Britain (the UK) is less than 2 weeks away from voting to leave, or remain as a member of, the European Union (EU). I want the vote to be large, and decisive, but am increasingly of the view that the result will be to leave.
The two campaigns, Leave and Remain, have been notable for their negativity: neither has put forward a vision of the UK in the future if they win, only what they think will happen if they lose. This is pathetic, but it plays into the hands of those who would reduce this critical decision to one based entirely on self-interest, and self-interest is easily piqued by fear. A recent poll, published in the Independent newspaper, showed that the electorate is largely ignorant of the facts and will vote on the basis of misconceptions. This is especial;ly true for those who want to vote to Leave and a lot of their campaign has been based on fear of immigration and the effects on the British people.
The vote takes place in the same month that the UK celebrated the 90th birthday of its Queen, the 95th birthday of her husband. The specially hyped-up versions of the celebrations that normally accompany such anniversaries – like Trooping the Colour – were noticeably more jingoistic. The Euro 2016 Foottball tournament also (literally) kicked-off in June with 3 of the 4 home nations represented. Britain is gearing up for the Olympics in July. I believe these reinforce “Britishness” and pride in our nation(s) just in time to play into the dynamic of the referendum.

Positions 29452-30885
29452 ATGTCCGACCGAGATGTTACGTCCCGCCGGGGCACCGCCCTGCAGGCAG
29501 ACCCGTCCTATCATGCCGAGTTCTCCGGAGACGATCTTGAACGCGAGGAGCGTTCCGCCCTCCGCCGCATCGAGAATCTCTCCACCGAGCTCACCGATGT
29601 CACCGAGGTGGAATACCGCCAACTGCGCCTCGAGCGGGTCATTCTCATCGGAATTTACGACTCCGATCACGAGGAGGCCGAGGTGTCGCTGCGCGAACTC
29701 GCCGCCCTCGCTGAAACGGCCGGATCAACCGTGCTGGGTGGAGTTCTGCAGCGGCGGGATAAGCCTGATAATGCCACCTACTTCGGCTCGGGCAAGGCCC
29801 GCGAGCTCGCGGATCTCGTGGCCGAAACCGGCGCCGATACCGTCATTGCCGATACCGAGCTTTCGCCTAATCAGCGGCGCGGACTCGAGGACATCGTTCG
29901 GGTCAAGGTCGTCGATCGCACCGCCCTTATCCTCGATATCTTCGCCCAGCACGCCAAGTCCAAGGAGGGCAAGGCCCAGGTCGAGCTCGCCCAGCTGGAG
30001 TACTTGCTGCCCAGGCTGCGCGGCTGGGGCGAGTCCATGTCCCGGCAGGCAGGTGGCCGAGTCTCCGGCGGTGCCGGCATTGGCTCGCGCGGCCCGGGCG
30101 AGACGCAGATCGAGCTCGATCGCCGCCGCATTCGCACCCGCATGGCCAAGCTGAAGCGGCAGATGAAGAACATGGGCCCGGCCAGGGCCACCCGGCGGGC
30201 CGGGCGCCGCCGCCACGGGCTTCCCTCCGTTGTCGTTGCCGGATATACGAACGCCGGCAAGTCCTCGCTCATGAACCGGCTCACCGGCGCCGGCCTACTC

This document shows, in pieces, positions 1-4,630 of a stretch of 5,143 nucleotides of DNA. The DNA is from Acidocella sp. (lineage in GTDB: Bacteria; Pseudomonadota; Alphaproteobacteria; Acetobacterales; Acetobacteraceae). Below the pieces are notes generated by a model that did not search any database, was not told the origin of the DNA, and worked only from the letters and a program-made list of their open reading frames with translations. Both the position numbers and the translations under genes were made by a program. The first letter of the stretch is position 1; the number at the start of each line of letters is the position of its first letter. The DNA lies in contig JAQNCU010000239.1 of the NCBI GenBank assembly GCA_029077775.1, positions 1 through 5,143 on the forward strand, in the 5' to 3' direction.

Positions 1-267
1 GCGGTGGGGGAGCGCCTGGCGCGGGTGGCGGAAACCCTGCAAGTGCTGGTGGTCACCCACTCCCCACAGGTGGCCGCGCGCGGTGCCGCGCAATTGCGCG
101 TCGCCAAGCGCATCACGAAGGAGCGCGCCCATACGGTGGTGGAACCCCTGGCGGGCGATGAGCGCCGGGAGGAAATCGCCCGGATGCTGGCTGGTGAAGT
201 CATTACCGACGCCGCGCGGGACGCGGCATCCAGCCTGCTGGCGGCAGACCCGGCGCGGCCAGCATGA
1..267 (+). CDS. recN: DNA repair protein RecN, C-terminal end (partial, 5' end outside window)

The football tournament has already, at time of writing this, degenerated in to factional warring and violence off the pitch. There is nothing unusual in that, although the level of organised violence has a very nasty nationalist undercurrent to it. I fear that a vote for UK to leave the EU will be seen by some nationalists as legitimising their anti-immigrant views; they may be emboldened to be more vocal and more physical than they already are. God help anyone who is identifiable as being in one of their target minority groups. We have laws to protect us from hate crime, but these are really about redress, not protection – if indeed the perpetrators can be caught and tried.
I will vote to stay in the EU, not because it is perfect but because it holds the prospect of something better than narrow nationalism, which I think is a good thing. For all its faults the EU is no worse than our own national monarchist parliamentary system (with an unelected chamber and massive civil service). We have our own cronyism and corruption and it is pretty thick to point a finger of judgement on the EU while we do. I think Britain is a good country to live in, one of the best; but I’m looking forward, not back, to something that I believe will make it greater.